Tactics and Substance in the 2004 Elections GoogleNews: Howard Dean

February 13, 2004

by V

President Mao and his Cult of Worshippers

Paul Krugman neatly summarizes one of the most cynically manipulative strategies of this administration, which has extended into the unprecedented contamination of the budget:

The Real Man
By my count, this year's budget contains 27 glossy photos of Mr. Bush. We see the president in front of a giant American flag, in front of the Washington Monument, ... and, of course, eating turkey with the troops in Iraq. Somehow the art director neglected to include a photo of the president swimming across the Yangtze River ... In this budget, as in almost everything it does, the Bush administration tries to blur the line between reverence for the office of president and reverence for the person who currently holds that office.

...when administration officials are challenged about the blatant deceptions in their budgets -- or, for that matter, about the use of prewar intelligence -- their response, almost always, is to fall back on the president's character. How dare you question Mr. Bush's honesty, they ask, when he is a man of such unimpeachable integrity? And that leaves critics with no choice: they must point out that the man inside the flight suit bears little resemblance to the official image.
I remember in 2000 when McCain compared Bush's honesty to Clinton's in an ad and the Bush campaign flooded the media with 'HOW DARE YOU' until McCain recanted. Bush himself said things like 'You can say what you want, but don't you question my inTegriTee.'

As I recall, only Bill Maher on Larry King had the temerity to state the obvious, with examples: "Why not, exactly?"
There is, as far as I can tell, no positive evidence that Mr. Bush is a man of exceptional uprightness. When has he even accepted responsibility for something that went wrong?
Never, that I've heard... it's like pulling teeth to get the whole government to admit that anything ever went other than exactly as they planned.
Some of his critics hope that the AWOL issue will demolish the Bush myth, all at once. They're probably too optimistic... The sad truth is that people who have been taken in by a cult of personality -- a group that in this case includes a good fraction of the American people, and a considerably higher fraction of the punditocracy -- are very reluctant to give up their illusions. If nothing else, that would mean admitting that they had been played for fools.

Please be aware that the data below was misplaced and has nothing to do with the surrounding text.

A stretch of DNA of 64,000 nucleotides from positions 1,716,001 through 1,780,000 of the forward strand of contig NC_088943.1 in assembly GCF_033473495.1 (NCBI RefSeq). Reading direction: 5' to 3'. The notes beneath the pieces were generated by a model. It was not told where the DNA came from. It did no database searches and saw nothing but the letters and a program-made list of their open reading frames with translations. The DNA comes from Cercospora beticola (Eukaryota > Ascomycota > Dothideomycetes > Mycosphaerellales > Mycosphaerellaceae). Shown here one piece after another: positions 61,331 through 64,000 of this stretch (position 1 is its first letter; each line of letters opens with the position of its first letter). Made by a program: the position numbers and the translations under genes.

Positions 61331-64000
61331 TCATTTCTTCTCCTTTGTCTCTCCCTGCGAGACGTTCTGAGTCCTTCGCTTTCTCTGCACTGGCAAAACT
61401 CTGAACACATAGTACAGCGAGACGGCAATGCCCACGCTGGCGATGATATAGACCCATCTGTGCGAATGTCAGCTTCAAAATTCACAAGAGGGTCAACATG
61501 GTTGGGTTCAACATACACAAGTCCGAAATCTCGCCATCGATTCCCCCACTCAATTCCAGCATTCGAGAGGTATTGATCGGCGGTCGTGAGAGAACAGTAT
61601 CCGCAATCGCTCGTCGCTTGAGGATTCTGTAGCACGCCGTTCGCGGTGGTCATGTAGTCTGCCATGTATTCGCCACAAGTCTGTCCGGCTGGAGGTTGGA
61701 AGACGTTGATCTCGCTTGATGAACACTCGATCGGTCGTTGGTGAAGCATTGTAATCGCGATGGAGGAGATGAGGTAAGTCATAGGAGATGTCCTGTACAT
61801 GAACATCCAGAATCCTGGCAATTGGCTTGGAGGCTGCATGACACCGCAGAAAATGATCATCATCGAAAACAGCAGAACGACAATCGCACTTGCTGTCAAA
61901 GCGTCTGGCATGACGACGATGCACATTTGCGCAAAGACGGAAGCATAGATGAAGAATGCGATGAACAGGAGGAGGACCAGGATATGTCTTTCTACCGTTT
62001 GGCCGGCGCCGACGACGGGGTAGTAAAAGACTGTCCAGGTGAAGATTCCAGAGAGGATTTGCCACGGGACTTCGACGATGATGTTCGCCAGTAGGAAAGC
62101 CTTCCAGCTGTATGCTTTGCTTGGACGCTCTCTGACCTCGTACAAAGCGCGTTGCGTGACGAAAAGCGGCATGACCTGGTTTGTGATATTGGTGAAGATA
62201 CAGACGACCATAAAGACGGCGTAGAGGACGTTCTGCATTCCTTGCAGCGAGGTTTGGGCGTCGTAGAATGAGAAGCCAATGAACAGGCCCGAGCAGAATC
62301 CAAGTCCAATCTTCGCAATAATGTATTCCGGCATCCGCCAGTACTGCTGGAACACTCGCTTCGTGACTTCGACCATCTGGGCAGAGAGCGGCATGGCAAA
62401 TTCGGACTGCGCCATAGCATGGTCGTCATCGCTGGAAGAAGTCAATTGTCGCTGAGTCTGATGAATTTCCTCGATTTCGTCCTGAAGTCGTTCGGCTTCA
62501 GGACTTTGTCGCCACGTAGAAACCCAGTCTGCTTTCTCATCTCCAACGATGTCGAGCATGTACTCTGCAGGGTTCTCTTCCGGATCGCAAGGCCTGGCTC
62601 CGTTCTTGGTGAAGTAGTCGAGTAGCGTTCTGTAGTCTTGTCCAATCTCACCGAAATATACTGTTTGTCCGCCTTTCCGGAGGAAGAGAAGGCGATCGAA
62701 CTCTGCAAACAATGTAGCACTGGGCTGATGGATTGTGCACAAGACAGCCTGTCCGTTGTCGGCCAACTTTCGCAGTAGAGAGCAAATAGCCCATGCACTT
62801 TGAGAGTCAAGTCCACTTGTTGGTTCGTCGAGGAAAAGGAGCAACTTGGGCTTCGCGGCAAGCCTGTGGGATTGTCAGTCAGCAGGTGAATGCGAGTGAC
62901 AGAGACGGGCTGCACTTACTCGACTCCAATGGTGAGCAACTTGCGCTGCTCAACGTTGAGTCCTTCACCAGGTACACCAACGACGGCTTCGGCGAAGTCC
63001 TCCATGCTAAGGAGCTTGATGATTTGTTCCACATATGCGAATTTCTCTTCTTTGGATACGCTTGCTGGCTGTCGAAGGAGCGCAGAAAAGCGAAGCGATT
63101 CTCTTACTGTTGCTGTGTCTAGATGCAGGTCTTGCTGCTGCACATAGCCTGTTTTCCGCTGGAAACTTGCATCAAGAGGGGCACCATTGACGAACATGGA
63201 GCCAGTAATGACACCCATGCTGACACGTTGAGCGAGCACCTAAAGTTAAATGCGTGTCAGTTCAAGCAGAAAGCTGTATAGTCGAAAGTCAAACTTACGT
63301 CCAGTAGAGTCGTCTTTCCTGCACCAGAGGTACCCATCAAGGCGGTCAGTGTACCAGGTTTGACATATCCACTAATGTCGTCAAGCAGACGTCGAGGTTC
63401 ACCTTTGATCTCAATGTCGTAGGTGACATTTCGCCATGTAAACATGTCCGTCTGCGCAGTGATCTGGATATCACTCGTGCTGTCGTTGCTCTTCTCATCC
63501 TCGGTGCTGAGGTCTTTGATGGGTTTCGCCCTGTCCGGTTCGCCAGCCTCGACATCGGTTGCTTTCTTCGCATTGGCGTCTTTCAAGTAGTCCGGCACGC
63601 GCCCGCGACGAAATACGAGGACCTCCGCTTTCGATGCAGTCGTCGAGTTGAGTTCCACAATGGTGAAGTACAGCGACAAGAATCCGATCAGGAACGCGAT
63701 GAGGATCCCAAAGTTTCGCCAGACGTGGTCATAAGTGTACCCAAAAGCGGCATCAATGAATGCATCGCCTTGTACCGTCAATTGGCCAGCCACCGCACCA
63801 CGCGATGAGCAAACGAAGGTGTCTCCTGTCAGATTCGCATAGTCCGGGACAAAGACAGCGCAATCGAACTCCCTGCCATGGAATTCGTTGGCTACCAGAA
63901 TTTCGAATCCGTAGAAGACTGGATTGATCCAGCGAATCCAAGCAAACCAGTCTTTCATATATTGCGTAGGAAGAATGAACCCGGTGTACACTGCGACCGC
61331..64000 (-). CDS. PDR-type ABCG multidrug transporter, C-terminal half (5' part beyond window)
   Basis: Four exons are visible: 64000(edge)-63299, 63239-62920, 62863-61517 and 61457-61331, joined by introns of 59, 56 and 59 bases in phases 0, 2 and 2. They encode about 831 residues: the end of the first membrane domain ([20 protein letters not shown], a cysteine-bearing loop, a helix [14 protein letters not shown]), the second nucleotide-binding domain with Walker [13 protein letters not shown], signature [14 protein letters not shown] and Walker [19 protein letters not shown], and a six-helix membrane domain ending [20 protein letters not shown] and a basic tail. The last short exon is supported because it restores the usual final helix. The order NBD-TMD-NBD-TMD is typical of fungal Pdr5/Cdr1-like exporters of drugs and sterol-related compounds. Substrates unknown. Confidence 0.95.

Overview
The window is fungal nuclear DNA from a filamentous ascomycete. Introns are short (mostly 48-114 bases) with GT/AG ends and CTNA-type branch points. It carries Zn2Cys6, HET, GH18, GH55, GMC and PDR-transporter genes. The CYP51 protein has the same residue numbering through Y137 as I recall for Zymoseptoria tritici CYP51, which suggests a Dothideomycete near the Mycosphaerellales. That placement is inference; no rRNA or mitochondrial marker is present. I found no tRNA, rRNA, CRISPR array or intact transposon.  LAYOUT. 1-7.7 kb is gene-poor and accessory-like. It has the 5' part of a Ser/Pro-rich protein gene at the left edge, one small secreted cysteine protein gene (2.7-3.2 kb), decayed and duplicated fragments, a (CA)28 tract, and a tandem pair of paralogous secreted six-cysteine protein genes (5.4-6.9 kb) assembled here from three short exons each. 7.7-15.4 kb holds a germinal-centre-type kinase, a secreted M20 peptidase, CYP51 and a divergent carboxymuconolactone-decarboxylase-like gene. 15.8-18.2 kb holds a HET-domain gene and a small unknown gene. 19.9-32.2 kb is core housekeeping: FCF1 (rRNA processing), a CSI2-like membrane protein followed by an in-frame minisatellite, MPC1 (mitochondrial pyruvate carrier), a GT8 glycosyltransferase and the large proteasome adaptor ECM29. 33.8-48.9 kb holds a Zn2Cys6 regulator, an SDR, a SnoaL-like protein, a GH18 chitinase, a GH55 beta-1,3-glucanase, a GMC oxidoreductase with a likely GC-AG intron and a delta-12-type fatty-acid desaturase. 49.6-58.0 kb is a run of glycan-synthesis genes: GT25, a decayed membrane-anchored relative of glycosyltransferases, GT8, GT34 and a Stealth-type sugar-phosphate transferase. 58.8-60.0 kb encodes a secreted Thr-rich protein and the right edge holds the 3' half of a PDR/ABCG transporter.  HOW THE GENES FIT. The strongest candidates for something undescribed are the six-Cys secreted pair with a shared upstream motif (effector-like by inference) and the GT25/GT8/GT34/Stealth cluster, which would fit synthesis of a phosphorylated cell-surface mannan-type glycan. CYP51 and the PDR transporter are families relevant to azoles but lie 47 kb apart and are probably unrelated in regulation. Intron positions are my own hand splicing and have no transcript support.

"Bush Cult" is a phrase I plan to come back to often.

True story: In a local mall, a framed-picture shop has a painting of Mr. Bush standing in front of a podium with his head bowed and a vague halo above him; that's bad enough. But the real overreach is that to his right and left are the ghosts of Washington and Lincoln, their heads also bowed, each putting a hand on Bush's shoulder. Oh, the reverent imagery! Oh, how holy this President! How approved by God and history!

(Bush talks about having married above himself; surely then he's being depicted above himself, or else I'm missing some Laura-Bush-as-Mother-Mary paintings somewhere.)

The only nice thing about it is that it was originally priced in the $300s, is now marked down to $149, and still hasn't sold for weeks. Ha!
Posted by V at February 13, 2004 07:43 AM

You know, Krugman is truly brilliant -- in the sense that he has this remarkable ability to crystallize complex issues into concise, understandable, yet still lively language in a way that neither dumbs things down nor caricatures. It is a skill I wish I had.

(By the way, I highly recommend his book -- linked over in our sidebar.)

Posted by: J at February 13, 2004 11:29 AM

In fact, there is an additional issue to the pictures. The budget documents for fiscal years 2000, 2001, and 2002 were each contained in a single pdf file of between one and two megabytes. Now, with all the pretty pictures, the budget is in a zip file of 63.7 megabytes! This makes the document virtually impossible for anyone with a dial-up modem to download. In addition, the zip file unzips into numerous pdf files, making it much harder for everyone to search the budget. Was this done on purpose to limit scrutiny of the budget by those pesky citizens? If the Administration want to avoid this charge, they should immediately make available a smaller version of the budget, without the pictures. Of course, they can continue to offer the picture version for the children.

Posted by: R. Davis at February 16, 2004 06:13 AM

What format would you prefer? PDF is actually not a bad choice, given that at least the pdf reader is available for free (unlike, say, if they were to put them up in some proprietary format like Microsoft's .doc....)

Posted by: J at February 16, 2004 10:56 AM

Recommended Reading:

The Politics of Truth: Inside the Lies that Led to War and Betrayed My Wife's CIA Identity: A Diplomat's Memoir
The Politics of Truth... A Diplomat's Memoir

Worse Than Watergate: The Secret Presidency of George W. Bush
Worse Than Watergate: The Secret Presidency of George W. Bush

Against All Enemies by Richard Clarke
Against All Enemies: Inside America's War on Terror

LIES by Al Franken
Lies and the Lying Liars Who Tell Them: A Fair and Balanced Look at the Right

The Great Unraveling
The Great Unraveling

The Great Big Book of Tomorrow
The Great Big Book of Tomorrow

Clinton Wars
The Clinton Wars

Blinded by the Right
Blinded by the Right: The Conscience of an Ex-Conservative

Waging Modern War: Bosnia, Kosovo, and the Future of Combat

Subject to Debate: Sense and Dissents on Women, Politics, and Culture

Living History

The Hunting of the President: The Ten-Year Campaign to Destroy Bill and Hillary Clinton

John Adams

Founding Brothers: The Revolutionary Generation

Code and Other Laws of Cyberspace

In Association with Amazon.com